"She is going to die" are the words spoken by the doctor to my mother at my birth. What a screwed up thing to say to someone. I was born around the 7th month and they stuck me in an incubator. I fought for my life. A month later when my mother took me to my check up the doctor couldn't believe I was the same baby. I was very healthy (translation: a little chunkster). I was born a fighter and kept right on going. Just ask my husband and children, I am still a fighter. I can still give a good argument.
Speaking of arguing, growing up I was the one who argued the most with my mother. I got so good at proving my point she would give up in exhaustion just to shut me up. She would say that I would make a good lawyer. Most of the time I couldn't believe this woman was my mother. I believed we had nothing in common. What I didn't realize until I became a mother is that I was the one most like her.
It is now Maia's turn to give a good argument and I hear myself responding as my mother did. "Because I said so....Porque mientras vivas abajo de este techo (while you live under this roof)...Yo mando y ya (what I say, goes)." Needless to say, I am constantly apologizing to my mother everytime I talk to her on the phone.
Two great mom moments that defined each others love has stood out in my mind. It was during my high school years and I walked home from school and was trying to talk to my mother. She was facing the sink in the kitchen when I arrived. I was talking to her and she wouldn't turn around to talk to me. I touched her shoulder annoyed that she wouldn't look at me. Well, when she finally turned around her face was swollen and bruised. I started to cry asking her what happened. This was the result of a car accident in the nova (which we nicknamed Lazarus because that car kept on raising from the dead...she crashed in it, I crased in it...the person we sold it to crashed in it...). She wasn't supermom. She wasn't invincible. It was then I realized how much I loved this woman and needed her safe and healthy in my life.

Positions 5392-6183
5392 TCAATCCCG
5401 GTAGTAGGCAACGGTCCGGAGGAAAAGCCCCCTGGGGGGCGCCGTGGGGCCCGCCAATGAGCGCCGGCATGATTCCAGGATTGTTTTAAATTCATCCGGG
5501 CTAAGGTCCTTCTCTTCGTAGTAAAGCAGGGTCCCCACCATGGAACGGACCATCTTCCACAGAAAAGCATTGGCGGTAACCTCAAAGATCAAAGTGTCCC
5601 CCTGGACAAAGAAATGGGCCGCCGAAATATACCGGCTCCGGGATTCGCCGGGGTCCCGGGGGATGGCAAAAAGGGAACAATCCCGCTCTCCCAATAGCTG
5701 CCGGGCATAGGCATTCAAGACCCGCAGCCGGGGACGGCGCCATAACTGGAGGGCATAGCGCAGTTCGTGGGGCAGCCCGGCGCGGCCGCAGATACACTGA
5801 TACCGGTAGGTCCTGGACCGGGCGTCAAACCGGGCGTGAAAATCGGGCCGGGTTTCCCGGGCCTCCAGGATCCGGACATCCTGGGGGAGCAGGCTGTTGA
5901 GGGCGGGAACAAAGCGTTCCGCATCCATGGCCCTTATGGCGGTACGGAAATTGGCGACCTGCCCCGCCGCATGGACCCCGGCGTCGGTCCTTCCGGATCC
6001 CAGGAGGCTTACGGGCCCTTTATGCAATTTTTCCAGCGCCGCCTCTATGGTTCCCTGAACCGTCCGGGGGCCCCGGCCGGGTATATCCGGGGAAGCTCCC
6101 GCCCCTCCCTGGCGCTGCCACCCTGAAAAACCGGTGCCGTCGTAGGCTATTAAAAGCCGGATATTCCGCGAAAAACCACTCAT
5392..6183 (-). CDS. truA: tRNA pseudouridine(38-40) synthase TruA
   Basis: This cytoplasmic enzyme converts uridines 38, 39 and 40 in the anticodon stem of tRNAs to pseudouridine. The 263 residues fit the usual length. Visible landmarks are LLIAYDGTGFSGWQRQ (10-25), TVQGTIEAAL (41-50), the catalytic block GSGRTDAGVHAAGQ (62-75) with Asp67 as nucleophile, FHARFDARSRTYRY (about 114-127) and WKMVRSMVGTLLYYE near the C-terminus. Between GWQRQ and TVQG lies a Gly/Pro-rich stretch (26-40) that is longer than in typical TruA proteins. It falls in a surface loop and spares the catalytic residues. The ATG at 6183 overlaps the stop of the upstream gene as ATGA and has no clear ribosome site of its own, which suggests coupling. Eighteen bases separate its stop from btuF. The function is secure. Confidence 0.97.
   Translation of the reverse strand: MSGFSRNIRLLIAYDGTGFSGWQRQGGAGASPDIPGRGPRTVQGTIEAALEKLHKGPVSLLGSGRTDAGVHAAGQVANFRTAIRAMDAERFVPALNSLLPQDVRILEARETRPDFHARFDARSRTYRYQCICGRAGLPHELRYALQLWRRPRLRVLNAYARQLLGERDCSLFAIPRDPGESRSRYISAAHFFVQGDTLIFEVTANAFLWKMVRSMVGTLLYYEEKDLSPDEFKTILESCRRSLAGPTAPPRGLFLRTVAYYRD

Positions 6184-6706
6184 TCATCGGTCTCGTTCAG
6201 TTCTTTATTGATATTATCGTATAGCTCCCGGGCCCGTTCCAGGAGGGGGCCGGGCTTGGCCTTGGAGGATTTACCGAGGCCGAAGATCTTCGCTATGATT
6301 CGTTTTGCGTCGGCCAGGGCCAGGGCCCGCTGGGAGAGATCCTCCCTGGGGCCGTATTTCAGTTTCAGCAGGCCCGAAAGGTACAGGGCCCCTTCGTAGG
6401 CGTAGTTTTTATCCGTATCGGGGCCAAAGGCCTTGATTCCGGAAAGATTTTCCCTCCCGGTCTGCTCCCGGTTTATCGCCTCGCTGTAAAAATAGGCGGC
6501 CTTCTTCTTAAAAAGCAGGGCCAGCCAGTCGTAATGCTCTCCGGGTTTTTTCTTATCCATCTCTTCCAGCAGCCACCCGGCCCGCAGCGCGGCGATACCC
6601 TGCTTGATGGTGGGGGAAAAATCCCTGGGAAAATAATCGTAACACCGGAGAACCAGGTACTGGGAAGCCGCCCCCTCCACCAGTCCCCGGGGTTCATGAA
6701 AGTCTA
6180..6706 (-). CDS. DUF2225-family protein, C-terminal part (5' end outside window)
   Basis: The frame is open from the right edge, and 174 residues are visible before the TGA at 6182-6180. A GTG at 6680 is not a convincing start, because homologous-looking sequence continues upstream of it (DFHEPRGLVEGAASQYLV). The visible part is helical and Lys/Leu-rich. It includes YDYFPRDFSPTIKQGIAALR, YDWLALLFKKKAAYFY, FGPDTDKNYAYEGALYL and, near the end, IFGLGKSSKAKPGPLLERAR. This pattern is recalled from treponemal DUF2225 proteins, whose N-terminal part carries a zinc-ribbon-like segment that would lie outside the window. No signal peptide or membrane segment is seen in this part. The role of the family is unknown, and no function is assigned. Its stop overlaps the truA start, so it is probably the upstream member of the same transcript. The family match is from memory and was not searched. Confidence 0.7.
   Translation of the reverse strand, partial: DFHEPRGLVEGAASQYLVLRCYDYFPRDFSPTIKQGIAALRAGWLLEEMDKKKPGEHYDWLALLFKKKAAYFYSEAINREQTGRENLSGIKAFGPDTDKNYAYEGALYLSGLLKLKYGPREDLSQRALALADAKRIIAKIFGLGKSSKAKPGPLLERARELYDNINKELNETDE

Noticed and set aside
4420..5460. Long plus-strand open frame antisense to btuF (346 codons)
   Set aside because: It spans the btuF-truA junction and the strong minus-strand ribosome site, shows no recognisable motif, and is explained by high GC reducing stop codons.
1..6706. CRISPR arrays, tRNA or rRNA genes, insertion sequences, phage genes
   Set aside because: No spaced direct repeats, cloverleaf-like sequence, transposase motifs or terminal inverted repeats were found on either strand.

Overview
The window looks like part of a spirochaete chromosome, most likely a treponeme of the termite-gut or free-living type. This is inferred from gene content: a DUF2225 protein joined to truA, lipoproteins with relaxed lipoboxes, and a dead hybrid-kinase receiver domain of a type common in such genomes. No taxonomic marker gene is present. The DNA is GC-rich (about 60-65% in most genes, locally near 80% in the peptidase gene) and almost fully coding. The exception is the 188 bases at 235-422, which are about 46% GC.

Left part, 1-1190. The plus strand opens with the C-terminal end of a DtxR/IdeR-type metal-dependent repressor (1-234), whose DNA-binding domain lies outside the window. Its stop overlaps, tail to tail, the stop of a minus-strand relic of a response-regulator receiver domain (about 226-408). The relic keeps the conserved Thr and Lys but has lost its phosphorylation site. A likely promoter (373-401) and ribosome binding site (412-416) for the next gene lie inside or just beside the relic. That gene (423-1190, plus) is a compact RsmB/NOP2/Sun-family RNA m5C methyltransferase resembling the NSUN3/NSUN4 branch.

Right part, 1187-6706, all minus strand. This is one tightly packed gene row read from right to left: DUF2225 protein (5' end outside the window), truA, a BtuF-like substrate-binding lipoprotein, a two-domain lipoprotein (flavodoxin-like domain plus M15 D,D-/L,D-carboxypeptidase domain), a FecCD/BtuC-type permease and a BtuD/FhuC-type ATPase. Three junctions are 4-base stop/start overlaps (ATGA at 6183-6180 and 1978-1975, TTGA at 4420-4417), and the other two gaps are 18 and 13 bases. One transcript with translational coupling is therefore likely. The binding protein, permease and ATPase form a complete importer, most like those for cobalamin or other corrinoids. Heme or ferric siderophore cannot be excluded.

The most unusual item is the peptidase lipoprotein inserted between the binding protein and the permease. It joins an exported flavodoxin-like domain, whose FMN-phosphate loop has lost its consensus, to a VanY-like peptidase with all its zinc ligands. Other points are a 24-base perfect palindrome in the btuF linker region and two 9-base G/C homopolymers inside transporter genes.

When I was in college she would complain that I was out all night and that I was up to no good. In reality, I was in a play and rehearsing late every night. She always thought I was wasting my time in theater and that acting would teach me nothing. She didn't realize the passion I felt to jump on stage and recite lines, be a whole different character other than myself. My sister convinced her to finally come to a performance. I played a mother from El Salvador whose husband had been killed by the government and was being tortured by soldiers. I did a whole lot of crying in this play. After the performance as we were out in the hall greeting the audience my mother came up to me and I was expecting a lecture, but all she said was "ayyy, muchacha llorana." In the manner that she said it I knew it was her way of giving me a compliment. It was this simple statement that oozed lots of love from "mi mama."
It is the simple moments that stand out clearly in my mind. She was always at school performances, there was always a home cooked meal on the table. It is this amazing woman that I honor. She always encouraged and supported and still does. It is this woman who I see reflected in myself.
So Happy Mothers Day, Feliz Dia de las Madres to all the beautiful mamas that I know and to those I have yet to meet. I honor you.